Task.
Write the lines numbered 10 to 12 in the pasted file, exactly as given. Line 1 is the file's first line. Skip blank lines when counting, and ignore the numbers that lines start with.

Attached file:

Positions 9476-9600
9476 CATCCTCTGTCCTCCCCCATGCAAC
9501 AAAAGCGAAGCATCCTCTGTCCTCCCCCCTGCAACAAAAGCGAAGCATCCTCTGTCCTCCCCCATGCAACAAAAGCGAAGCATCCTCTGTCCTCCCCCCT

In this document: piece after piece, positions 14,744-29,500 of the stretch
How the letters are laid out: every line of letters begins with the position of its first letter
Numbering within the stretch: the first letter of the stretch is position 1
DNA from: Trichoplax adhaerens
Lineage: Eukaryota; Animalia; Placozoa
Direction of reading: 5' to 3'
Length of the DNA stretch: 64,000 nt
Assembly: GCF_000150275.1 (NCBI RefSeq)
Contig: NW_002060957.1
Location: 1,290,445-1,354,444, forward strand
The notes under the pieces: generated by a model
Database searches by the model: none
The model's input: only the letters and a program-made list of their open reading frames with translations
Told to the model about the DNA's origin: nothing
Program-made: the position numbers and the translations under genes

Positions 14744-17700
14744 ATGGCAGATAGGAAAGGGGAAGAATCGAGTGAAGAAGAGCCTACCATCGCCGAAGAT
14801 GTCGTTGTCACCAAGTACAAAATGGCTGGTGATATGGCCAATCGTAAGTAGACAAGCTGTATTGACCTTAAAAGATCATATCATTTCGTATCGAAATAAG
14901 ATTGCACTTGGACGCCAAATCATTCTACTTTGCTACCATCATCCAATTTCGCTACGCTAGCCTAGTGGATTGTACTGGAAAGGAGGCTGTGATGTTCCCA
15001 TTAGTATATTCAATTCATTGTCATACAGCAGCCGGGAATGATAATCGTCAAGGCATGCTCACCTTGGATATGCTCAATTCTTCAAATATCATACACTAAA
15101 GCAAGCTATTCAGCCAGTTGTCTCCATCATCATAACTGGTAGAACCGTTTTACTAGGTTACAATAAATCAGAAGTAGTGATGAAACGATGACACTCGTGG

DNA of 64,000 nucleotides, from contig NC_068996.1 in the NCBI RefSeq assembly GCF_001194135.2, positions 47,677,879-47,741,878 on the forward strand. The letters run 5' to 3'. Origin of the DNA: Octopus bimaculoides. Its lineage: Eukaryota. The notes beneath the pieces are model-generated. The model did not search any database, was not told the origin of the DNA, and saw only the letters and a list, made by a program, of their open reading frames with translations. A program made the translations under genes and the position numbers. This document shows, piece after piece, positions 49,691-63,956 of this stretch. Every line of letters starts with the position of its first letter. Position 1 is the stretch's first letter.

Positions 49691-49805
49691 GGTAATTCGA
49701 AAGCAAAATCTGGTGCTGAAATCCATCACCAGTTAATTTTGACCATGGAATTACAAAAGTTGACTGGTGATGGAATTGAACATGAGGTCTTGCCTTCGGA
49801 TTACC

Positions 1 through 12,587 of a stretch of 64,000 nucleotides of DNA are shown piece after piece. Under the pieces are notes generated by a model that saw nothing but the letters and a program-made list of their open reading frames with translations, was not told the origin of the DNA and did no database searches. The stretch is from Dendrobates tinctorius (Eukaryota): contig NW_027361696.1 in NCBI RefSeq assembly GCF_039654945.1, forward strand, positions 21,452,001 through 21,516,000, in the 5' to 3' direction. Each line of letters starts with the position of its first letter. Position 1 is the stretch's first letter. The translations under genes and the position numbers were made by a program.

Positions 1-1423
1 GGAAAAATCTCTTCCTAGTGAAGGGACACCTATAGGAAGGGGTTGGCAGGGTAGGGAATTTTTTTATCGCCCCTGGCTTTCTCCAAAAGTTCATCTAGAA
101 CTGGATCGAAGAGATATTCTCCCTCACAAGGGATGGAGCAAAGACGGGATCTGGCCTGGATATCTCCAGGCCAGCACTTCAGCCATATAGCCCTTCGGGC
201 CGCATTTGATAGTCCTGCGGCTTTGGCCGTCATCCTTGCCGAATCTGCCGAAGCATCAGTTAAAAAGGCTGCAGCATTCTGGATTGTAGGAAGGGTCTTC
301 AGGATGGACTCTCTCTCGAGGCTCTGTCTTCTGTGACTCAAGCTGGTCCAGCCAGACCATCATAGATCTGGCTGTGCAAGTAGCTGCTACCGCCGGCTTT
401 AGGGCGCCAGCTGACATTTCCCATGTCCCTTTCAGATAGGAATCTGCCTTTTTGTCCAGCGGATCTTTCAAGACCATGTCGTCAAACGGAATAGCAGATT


Length of the DNA stretch: 64,000 nt
Assembly: GCF_000150275.1 (NCBI RefSeq)
Contig: NW_002060957.1